2016-04-05
Journal Article
2016-01-0373
Mohammadreza Eftekhari, Ali Fatemi, Abolhassan Khosrovaneh
Abstract An experimental study was conducted to evaluate the variable amplitude fatigue behavior of a neat polymer (polypropylene impact co-polymer) and a polymer composite made of polybutylene terephthalate (PBT) with 30 wt% short glass fibers. Fatigue tests were conducted on un-notched and notched specimens at room temperatures. Plate-type specimens were prepared in the transverse direction with respect to the injection mold flow direction and a circular hole was drilled in the center of notched specimens. Two-step loadings (high-low and low-high) tests at two damage ratio of 0.2 and 0.5 at stress ratios of R = 0.1 and -1 were conducted to investigate load sequence effects and prediction accuracy of the linear damage rule. Different behaviors were observed for unreinforced and short glass fiber reinforced polymers under the two-step loading tests.
2016-04-05
Journal Article
2016-01-1401
Thomas M. Cleary, Timothy Huten, Daniel Strong, Chester S. Walawender
Abstract The use of lightweight materials to produce automotive glazing is being pursued by vehicle manufacturers in an effort to improve fuel economy. As glazing’s become thinner, reduced rigidity means that the critical flaw size needed to create fracture becomes much smaller due to increased strain under load or impact. This paper documents experiments focused on the impact performance of several alternative thin laminate constructions under consideration for windshield applications (including conventional annealed soda-lime glass as well as laminates utilizing chemically strengthened glass), for the purpose of identifying new and unique failure modes that result from thickness reduction. Regulatory impact tests and experiments that focused on functional performance of laminates were conducted. Given the increased sensitivity to flaw size for thin laminates, controlled surface damage was introduced to parts prior to conducting the functional performance tests.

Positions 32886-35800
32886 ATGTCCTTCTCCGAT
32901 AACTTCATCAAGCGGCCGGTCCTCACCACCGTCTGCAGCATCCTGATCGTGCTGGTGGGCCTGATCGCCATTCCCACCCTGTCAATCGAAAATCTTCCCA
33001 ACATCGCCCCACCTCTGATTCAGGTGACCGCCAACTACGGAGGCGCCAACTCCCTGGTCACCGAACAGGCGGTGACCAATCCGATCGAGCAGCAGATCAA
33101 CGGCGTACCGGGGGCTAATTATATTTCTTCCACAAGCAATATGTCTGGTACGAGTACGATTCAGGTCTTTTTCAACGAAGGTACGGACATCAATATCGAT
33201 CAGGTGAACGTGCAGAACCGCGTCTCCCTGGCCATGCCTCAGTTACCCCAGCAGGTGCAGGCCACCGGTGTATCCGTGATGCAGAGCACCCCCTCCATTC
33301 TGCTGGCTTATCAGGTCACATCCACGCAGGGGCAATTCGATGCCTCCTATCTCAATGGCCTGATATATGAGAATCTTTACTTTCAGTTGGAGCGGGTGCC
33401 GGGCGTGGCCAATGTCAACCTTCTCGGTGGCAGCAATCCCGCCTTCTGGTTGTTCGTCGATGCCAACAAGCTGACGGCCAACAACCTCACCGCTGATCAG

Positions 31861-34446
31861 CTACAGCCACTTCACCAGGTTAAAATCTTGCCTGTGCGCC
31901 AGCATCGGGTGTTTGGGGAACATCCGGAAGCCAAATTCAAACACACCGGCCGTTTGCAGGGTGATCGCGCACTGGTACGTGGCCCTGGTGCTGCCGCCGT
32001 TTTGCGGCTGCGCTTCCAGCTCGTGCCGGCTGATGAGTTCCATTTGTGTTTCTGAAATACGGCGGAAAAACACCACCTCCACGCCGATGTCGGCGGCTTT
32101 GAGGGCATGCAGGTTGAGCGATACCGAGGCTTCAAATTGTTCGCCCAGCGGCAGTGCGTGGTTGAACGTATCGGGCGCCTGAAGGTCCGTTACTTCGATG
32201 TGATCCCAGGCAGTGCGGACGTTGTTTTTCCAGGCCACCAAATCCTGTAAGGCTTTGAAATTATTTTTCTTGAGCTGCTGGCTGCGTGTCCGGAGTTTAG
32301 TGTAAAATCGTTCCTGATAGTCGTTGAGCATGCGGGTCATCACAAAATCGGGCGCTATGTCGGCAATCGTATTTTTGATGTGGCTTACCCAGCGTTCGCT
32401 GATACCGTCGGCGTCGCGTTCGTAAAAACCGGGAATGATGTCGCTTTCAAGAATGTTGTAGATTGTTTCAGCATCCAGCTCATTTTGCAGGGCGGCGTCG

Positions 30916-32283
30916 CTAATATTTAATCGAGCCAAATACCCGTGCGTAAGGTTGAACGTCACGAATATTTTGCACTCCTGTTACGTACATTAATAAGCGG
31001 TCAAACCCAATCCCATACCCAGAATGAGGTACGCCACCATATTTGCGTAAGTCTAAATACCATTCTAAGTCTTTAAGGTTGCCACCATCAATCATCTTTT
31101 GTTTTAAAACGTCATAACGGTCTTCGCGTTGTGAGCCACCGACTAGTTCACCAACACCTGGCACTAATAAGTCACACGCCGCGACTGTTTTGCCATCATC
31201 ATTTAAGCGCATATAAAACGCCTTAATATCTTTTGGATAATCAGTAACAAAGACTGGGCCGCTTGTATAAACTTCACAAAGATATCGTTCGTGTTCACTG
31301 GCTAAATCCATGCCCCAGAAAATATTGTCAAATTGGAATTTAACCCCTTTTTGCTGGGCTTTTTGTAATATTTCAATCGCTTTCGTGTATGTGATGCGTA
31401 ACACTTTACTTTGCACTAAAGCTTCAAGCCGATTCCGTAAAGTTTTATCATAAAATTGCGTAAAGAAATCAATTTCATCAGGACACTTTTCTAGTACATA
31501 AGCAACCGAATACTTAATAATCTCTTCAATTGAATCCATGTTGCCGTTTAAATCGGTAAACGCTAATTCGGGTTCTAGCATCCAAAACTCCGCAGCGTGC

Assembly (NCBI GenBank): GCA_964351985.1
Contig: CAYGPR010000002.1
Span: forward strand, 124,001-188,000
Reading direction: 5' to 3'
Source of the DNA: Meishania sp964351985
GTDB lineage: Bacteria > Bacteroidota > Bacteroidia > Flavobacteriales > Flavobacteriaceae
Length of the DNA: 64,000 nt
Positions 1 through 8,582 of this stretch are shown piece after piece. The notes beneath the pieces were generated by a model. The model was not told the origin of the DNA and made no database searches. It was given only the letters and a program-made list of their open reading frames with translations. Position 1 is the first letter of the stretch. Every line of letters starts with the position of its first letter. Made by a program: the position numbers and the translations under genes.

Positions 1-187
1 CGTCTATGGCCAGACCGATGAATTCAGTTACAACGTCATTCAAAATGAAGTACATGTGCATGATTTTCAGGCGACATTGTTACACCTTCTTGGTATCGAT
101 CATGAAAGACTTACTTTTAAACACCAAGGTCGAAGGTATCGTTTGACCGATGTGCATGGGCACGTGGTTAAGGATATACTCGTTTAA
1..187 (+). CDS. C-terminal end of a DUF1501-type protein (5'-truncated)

2016-04-05
Technical Paper
2016-01-0388
Abhijeet Pandey, Mohit Kr. Singhal, John Kovacich, Christopher Rau
Abstract In amorphous solids such as fused quartz, the failure mechanism under cyclic loading is very different when compared to metals where this failure is attributable to dislocation movement and eventual slip band activity. Standard mechanical fatigue prediction methodologies, S-N or ε-N based, which have been historically developed for metals are rendered inapplicable for this class of material. The fatigue strength of Fused Silica or Fused Quartz (SiO2) material is known to be highly dependent on the stressed area and the surface finish. Stable crack growth in Region II of the V-K curve (Crack growth rate vs Stress intensity factor) is dependent on the competing and transitional effects of temperature and humidity, along that specific section of the stress intensity factor abscissa. Fused glass (under harsh environment conditions) finds usage in Automotive, Marine and Aerospace applications, where stress and load (both static and cyclic) can be severe.